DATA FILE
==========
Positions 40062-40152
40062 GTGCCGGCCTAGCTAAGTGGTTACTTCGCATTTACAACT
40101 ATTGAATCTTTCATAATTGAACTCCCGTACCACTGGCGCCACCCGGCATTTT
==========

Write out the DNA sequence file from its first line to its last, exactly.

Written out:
Positions 40062-40152
40062 GTGCCGGCCTAGCTAAGTGGTTACTTCGCATTTACAACT
40101 ATTGAATCTTTCATAATTGAACTCCCGTACCACTGGCGCCACCCGGCATTTT